Death and birth bookend the practice of friendship. When reading what philosophers have to say about friendship, death is a curious constant. In the Politics of Friendship, Jacques Derrida wastes no time to bring up mortality: “Friendship provides numerous advantages…but none is comparable to this unequalled hope, to this ecstasy towards a future which will go beyond death. Because of death, and because of this unique passage beyond life, friendship thus offers us a hope that has nothing in common…with any other.”5 Death does not signal the end of our attachments. In its aftermath, Simpson and Morgan’s year-long correspondence led to the exhibition between friends.
Both mothers are present in their very absence. Two black and white photographs, affixed to the gallery windows, pay tribute to their memory. As you enter, these images act like guardians of a threshold. One photograph shows a Sitka spruce. The tree marks the spot where Simpson scattered the cremated remains of her mother’s body. Next to it, a photograph of a ceramic sculpture by Morgan’s mother, Arlene Burke Morgan. The sculpture, Between Friends (1985), provides the title for the exhibition. Two faces rise from a clay plinth, eyes closed, lips parted in song. It is an image of togetherness, an intimacy forged in the joining of voices and breaths. Can we befriend our mothers? Perhaps once we no longer need them?
Simone Weil, mystic and political activist, pondered what she calls “the miracle” of friendship: “When a human being is in any degree necessary to us, we cannot desire his good unless we cease to desire our own. Where there is necessity, there is constraint and domination. We are in the power of that of which we stand in need, unless we possess it. The central good for every man is the free disposal of himself.”6 Friendship, here, only becomes possible when we are free to choose it. And the question of freedom is fraught, in friendship and elsewhere, especially when it intersects with questions of care.7 An “elective affinity,” friendship tests our sense of self: It “is neither a conventional intimacy, nor a brotherhood or sisterhood, nor a networking opportunity. Rather, it is an elective affinity without finality, a relationship without plot or place in our society, an experience for its own sake.”8 There is much to unpack here. The sovereignty of friendship resists being reduced to a means that serves some end. Lacking a predictable plot and place opens the door to what Leela Gandhi calls “the improvisational politics” of friendship, its “affective cosmopolitanism” that refuses to abide by a “logic of similitude” (that is, the misconception that we can only befriend what resembles us).9 Shared experiences may connect us, or may connect Simpson and Morgan, but what we make of them is a different matter entirely.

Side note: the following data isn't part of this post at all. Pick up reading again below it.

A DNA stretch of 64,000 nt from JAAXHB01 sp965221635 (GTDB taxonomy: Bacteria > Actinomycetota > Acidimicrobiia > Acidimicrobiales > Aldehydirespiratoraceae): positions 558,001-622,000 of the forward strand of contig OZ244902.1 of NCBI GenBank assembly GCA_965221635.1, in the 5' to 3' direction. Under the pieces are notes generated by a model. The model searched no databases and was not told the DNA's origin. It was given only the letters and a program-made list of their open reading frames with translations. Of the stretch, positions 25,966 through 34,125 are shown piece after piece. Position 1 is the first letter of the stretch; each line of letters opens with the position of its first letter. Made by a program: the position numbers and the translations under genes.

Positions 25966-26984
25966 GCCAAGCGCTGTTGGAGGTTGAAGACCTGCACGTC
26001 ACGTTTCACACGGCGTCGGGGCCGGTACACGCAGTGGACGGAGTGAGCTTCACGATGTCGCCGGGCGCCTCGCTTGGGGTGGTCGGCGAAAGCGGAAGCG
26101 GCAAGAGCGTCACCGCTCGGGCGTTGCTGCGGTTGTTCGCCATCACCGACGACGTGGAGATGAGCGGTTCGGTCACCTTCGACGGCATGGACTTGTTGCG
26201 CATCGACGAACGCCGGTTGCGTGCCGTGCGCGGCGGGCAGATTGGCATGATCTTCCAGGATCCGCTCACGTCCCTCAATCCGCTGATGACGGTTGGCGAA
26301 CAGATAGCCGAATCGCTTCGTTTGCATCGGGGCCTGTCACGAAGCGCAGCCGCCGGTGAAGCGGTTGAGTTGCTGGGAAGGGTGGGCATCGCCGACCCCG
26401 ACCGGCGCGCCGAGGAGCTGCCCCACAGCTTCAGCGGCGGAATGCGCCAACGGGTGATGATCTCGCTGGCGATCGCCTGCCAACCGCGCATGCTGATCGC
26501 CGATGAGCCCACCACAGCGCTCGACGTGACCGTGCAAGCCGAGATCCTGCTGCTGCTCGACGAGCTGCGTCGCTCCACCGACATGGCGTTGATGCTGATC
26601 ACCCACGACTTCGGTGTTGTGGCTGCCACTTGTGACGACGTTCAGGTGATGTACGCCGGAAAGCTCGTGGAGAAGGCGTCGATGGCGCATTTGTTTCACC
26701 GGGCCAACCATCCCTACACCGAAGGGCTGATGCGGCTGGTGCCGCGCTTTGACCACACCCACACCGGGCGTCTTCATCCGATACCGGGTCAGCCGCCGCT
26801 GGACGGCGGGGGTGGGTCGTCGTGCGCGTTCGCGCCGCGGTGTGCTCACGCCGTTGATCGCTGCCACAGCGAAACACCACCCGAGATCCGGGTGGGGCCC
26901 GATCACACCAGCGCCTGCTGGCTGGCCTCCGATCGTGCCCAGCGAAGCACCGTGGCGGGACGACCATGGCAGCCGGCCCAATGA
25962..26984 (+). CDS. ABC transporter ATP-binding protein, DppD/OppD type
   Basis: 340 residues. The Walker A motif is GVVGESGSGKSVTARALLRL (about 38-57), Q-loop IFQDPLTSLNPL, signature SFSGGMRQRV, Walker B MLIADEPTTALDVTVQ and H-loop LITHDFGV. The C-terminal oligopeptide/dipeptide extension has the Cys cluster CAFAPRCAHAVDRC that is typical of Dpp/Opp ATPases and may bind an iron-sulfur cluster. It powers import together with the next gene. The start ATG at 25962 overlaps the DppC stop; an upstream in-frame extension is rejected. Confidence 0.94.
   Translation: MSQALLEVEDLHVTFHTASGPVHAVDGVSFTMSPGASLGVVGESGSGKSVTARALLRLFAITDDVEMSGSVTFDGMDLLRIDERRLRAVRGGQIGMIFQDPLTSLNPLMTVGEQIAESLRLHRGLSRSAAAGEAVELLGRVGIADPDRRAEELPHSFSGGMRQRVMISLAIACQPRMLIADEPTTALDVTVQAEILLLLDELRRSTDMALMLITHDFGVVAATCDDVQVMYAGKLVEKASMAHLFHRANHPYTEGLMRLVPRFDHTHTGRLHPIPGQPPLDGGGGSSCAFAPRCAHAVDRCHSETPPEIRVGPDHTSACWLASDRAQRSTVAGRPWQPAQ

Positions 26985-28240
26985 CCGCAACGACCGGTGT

Birth, too, plays a role in the literature on friendship, not as a one-time biological event, but as a process of emergence: “We multiply, create, and discover our actual and potential selves, not fall back stubbornly into the claustrophobia of our supposedly ‘true self.’ Friendships are extensions of ourselves into the realm of liminal adventure.”10 As in any adventure, we do not know what’s next. (If we did, would we still be adventuring?) Friendships make us stretch, bend, grow, and improvise with others who endure and elect togetherness, time and again. Thus, we are born in entrusting ourselves to another and, in the process, discover who we might (want to) become: Friendship “thinks me before I even know how to think,” writes Derrida.11 The temporality of friendship, then, is anything but linear: it molds a sense of self in relationship, activates a hope unlike any other for a future, and stubbornly lingers in the wake of loss. “It takes time to do without time,” concludes Derrida laconically; time to trust a friendship to endure, despite constraints of time and distance.12 Extraordinary togetherness, indeed.
One way of looking, then, casts between friends as a dialogue about love and loss. There is no strict separation between the two artists’ works. The only hint of a division arrives as a thin, black line that runs across the entirety of the white walls. It feels less like a horizon line and more like a deliberate bisection of space. The works on paper hang above and below; at times, they cross and thus obscure the dividing line, effectively compromising here and there, mine and yours, but always resting in subtle but unerasable difference. This small gesture seems significant: “The two friends have fully consented to be two and not one, they respect the distance which the fact of being two distinct creatures places between them,” writes Simone Weil. “There is not friendship where distance is not kept and respected.”13 Writing half a century later, Svetlana Boym agrees: “To love a friend is to recognize the difference and estrangement of the other. Friendly love, which is based on asymmetrical reciprocity, demands the recognition of the foreignness at the core of intimacy.”14 Somehow the thin black line conjures this quality of difference respected, of a togetherness that can feel as miraculous as it is strange.